President’s FY18 “A New Foundation for American Greatness” Budget Not Great for Local Governments

full budget

On Tuesday, May 23, the president introduced his first ever, full budget proposal: A New Foundation for American Greatness. If adopted into law, the budget would impose catastrophic cuts to non-defense discretionary programs (those most targeted to local programs), while dramatically increasing spending for defense-related programs.

If you believe that the greatness of a nation is measured by the vitality of its communities and the well being of its citizens than this budget does not meet its goal as a new foundation for American greatness. Instead, it is a budget that will continue the “war” against communities, economically disadvantaged people, and programs that are important to local governments everywhere.

Let’s begin with the big picture. If adopted, this budget would cut $54 billion from programs designed to meet human needs in fiscal year 2018, and $1.4 trillion over 10 years. These include transportation, workforce development, economic development programs, community and economic development, housing, aging, clean water and air, youth and other so-called non-defense discretionary programs. The $1 trillion over 10 years infrastructure program promised during the campaign would be reduced to $200 billion over 10 years with much of the investments coming from the private sector through public-private partnerships.

Fiscal year 2018’s  $54 billion in “savings” would be appropriated to defense, resulting in a 10 percent increase in overall defense spending in fiscal year 2018 and a $469 billion increase over 10 years.

Departments like the Environmental Protection Agency would be cut by $2.6 billion or 31 percent as compared to fiscal year 2017; Labor would be cut by $2.5 billion or 21 percent; Health and Human Services by $7.8 billion or 16 percent; Commerce (including the Economic Development Administration) by $1.5 billion or 16 percent; Transportation by $2.4 billion or 13 percent; Housing and Urban Development by $4.3 billion or 12 percent; and Energy by $1.7 billion or 6 percent.

Moreover, nothing has changed since the president’s “skinny budget” was released.

Under the president’s full budget proposal, funding for:

  • CDBG, the HOME Investment Partnerships Program, Choice Neighborhoods and the Self-help Home Ownership Opportunity Program would be eliminated;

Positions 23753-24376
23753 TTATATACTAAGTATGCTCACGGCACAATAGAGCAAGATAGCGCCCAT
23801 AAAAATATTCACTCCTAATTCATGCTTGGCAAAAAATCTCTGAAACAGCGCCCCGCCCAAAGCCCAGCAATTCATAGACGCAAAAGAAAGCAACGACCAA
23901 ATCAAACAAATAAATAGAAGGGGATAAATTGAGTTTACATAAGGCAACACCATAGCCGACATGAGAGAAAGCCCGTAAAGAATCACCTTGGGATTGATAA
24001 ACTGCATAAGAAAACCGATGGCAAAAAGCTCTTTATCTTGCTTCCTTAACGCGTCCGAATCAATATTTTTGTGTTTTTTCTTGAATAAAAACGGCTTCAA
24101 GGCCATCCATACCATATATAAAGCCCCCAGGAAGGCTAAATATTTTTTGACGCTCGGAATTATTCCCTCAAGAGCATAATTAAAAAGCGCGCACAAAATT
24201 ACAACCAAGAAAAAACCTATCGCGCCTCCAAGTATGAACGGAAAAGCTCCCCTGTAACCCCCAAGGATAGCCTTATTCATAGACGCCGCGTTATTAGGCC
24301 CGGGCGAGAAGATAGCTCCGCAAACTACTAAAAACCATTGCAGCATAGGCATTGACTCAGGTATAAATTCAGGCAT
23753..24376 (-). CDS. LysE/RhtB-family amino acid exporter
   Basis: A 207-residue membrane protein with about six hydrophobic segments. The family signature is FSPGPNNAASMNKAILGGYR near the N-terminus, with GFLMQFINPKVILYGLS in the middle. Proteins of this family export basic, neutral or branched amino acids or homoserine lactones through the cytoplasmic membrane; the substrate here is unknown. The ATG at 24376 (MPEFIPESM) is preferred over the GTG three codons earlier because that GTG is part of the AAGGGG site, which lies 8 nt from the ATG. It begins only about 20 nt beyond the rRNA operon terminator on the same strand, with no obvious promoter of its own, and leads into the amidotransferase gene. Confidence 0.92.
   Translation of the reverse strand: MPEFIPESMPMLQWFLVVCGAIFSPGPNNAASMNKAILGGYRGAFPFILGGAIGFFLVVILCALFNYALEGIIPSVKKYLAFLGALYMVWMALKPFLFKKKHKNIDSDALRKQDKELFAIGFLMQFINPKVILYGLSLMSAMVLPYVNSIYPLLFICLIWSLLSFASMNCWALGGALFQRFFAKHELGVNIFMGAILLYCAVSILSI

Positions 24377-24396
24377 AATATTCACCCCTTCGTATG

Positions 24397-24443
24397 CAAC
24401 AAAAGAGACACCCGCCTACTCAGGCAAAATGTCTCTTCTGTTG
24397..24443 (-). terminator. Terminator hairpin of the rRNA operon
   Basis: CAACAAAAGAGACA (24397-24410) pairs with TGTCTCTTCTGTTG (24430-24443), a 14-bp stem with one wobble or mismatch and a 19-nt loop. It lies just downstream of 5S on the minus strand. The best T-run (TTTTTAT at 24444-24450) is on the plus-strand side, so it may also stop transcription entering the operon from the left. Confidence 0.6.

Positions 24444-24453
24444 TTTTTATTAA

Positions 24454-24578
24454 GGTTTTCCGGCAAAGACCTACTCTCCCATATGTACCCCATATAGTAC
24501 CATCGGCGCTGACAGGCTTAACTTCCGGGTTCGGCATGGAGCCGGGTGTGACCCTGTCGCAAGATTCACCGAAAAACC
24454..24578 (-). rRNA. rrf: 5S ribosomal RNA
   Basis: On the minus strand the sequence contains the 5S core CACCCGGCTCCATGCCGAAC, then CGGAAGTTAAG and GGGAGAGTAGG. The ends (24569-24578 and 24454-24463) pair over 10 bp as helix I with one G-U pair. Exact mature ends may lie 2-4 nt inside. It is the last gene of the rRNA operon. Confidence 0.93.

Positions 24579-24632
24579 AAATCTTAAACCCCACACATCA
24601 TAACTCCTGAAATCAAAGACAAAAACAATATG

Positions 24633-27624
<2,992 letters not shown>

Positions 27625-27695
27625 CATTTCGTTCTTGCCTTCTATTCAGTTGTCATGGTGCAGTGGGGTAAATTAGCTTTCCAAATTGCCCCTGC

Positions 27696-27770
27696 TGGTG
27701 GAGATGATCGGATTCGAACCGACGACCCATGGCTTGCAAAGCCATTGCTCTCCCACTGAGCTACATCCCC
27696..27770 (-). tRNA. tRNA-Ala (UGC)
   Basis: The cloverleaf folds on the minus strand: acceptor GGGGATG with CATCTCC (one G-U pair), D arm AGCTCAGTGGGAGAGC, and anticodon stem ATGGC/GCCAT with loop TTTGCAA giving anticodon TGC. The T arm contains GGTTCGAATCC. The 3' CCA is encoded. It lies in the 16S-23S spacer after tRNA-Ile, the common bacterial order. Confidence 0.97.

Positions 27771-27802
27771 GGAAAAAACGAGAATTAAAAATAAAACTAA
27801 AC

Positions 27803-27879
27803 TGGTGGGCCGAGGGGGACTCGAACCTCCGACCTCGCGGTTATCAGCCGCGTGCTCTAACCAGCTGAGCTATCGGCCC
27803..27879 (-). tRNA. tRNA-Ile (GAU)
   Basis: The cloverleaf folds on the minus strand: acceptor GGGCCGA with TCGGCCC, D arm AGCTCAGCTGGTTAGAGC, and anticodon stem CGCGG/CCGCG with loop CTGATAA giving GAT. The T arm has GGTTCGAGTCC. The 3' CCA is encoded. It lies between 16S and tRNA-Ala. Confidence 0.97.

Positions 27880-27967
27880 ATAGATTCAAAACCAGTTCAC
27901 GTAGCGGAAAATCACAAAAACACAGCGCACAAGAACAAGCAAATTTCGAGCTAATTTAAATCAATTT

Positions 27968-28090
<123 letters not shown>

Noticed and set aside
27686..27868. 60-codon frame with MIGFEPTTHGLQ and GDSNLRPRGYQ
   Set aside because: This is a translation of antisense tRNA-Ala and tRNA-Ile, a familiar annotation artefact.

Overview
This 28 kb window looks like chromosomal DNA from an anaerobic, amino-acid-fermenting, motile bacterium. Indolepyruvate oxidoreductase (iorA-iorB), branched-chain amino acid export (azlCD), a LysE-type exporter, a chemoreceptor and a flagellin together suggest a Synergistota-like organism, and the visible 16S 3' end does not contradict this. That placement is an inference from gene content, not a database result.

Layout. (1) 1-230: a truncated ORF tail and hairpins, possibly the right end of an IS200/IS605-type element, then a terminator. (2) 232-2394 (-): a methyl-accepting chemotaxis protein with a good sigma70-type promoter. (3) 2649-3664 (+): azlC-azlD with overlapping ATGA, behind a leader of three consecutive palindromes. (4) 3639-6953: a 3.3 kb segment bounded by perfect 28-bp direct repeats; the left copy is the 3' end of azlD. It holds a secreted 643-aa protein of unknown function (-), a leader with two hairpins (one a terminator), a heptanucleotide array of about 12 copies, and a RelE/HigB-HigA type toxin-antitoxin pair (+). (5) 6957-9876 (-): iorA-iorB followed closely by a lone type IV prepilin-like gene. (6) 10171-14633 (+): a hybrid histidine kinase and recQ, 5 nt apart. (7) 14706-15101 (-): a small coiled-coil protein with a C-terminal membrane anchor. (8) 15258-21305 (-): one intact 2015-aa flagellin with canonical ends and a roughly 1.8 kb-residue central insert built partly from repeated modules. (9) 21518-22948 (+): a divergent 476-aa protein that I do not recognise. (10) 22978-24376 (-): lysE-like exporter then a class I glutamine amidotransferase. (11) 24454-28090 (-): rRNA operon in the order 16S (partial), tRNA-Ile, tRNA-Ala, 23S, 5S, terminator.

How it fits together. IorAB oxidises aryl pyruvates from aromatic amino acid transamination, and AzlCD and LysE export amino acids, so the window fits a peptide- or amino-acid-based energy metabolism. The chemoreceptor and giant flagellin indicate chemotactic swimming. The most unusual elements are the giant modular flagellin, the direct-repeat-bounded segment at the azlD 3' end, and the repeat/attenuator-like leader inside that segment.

• Workforce development programs would be cut;
  • “New Start” and TIGER Transportation programs would be eliminated or substantially reduced, respectively;
  • Programs focused on climate change, water quality, and chemical safety, and “safe and sustainable water resources,” would be substantially reduced;
  • Low Income Home Energy Assistance Program (LIHEAP) and the Community Services Block Grant (CSBG) would end; and
  • Federal support for job training and employment service formula grants would be substantially reduced so that state, localities and employers would accept the costs for workforce training and development.

The question that is often asked is whether federal spending is sustainable. The question that may need to be asked now is whether these cuts are sustainable. Tens of millions of people will be directly impacted by these and other cuts (last year 23 million households received assistance to pay for heating and cooling through LIHEAP and millions received assistance to achieve their workforce goals). And if these cuts are approved, regions across the nation will find that the resources they and their cities and counties need to do the work they do will dry up.

This budget is everything but a new foundation for American greatness.

Review the president’s budget proposal to learn more.

Neil Bomberg

Neil Bomberg

Senior Policy Advisor at National Association of Regional Councils
I am a highly experienced public sector lobbyist committed to ensuring that the issues important to regions and the local governments they represent are heard in Congress and the Administration. My issue areas include: budget and appropriations, human services, health care, workforce development, and economic and community development. I worked as a lobbyist at the National Association of Counties and National League of Cities for more than 26 years where I focused on labor and employment, and human development, respectively.
Neil Bomberg

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